"The main flaw is that the D.C. Circuit does not have the authority to do the thing that habeas courts would do in this circumstance, and that is to order the detainee's release," Morrison said.
All of these details are important because the Constitution does allow the suspension of habeas corpus rights, but only in times of invasion or rebellion — something that the detainees' lawyers say has not happened here. Indeed, even when suspension is legitimate, the Supreme Court has required an alternative mechanism that is adequate and effective.
Former Bush administration lawyer Brad Berenson says that the new law does provide a sufficient alternative to habeas corpus.
"The executive and the legislative branches have come together, have arrived at some sensible policy choices and compromises that provide a reasonable regime for governing these relationships going forward, and it's time for the court to step aside and let the process and the system work for a while."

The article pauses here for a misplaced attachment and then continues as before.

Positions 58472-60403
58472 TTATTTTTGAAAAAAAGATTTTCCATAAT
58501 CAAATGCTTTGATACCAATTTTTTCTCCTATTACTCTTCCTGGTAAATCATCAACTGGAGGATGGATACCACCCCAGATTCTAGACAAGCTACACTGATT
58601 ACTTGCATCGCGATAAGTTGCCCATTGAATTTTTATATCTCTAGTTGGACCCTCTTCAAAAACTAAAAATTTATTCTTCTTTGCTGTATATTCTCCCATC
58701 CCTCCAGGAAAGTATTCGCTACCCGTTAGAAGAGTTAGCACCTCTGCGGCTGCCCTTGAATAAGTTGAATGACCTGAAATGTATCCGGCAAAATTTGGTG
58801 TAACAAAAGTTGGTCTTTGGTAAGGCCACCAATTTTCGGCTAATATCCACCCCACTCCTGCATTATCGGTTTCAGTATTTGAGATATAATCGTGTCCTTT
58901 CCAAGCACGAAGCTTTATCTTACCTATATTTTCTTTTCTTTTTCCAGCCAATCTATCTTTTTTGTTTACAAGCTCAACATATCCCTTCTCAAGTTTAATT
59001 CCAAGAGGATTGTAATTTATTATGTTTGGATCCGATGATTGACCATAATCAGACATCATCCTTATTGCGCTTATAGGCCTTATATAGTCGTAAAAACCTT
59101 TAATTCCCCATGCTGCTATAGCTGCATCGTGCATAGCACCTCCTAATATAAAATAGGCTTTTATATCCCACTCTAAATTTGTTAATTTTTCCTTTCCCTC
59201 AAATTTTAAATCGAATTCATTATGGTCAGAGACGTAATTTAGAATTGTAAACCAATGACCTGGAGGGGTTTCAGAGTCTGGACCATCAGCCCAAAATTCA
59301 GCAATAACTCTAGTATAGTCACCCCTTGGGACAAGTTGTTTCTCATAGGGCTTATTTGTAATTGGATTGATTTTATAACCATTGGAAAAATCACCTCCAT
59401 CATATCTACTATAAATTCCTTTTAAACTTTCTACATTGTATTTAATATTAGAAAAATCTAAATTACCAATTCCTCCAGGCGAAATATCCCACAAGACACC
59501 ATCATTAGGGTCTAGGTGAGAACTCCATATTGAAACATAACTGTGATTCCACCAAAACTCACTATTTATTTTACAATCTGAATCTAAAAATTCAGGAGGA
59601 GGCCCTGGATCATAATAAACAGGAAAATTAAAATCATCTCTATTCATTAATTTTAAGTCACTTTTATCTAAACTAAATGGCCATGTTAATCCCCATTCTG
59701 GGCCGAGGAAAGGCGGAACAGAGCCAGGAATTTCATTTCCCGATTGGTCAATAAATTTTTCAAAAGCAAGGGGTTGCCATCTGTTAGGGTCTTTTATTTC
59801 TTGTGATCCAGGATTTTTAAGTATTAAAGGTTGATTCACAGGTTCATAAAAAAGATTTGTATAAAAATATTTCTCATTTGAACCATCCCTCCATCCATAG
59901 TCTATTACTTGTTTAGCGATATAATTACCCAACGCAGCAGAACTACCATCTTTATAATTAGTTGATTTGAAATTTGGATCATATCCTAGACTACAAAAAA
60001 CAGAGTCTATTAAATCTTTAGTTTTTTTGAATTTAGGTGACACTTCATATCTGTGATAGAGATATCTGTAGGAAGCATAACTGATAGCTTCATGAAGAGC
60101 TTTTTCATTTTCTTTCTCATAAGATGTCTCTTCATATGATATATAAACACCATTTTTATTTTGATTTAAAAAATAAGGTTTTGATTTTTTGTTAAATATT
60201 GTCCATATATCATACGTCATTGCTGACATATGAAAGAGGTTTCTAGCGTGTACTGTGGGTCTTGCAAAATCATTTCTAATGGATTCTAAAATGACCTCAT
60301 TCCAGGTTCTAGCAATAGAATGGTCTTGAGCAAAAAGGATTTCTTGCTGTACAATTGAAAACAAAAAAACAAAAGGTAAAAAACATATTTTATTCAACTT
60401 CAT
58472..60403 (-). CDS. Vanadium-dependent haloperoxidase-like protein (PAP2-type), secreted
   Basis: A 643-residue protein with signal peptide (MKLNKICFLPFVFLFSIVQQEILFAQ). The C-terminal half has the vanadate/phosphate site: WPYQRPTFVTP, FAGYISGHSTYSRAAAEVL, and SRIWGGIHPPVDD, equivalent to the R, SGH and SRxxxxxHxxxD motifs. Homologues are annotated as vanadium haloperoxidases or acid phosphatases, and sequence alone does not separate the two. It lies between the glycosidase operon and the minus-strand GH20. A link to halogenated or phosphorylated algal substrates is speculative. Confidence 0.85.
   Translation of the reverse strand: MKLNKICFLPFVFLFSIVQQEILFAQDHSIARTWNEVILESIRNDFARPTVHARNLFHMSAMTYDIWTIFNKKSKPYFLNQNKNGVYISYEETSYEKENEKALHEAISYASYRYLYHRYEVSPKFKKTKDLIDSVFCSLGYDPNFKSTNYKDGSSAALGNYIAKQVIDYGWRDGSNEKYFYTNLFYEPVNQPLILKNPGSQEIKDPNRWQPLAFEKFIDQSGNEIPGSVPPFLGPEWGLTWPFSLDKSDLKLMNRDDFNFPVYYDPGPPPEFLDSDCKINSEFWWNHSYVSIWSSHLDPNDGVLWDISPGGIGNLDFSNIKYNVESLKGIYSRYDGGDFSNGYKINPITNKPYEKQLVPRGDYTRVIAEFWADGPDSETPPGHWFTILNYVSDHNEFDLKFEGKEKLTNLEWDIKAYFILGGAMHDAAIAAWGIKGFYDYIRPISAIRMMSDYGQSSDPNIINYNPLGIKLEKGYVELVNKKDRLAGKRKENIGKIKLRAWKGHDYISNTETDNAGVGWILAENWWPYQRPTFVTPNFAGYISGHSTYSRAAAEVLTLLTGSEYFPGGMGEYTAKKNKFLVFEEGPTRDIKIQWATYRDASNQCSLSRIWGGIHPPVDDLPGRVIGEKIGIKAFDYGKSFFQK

The lawyers for the detainees contend that the process at Guantanamo may look good on paper, but in reality it is a Kafkaesque farce.
"What the government says is wrong. It's not true. It's a lie," Wilner said.
What's more, he says, Guantanamo is no different than Iowa. The U.S. has leased the land from Cuba in perpetuity, U.S. law applies there totally, and so the prisoners there cannot be exempt from the Constitution as the government claims.
But what about prisoners in other areas controlled by the United States — at Bagram Air Base in Afghanistan, for instance. If Guantanamo prisoners have a right to habeas corpus, would prisoners at Bagram too?
That is one of the many thorny questions facing the Supreme Court.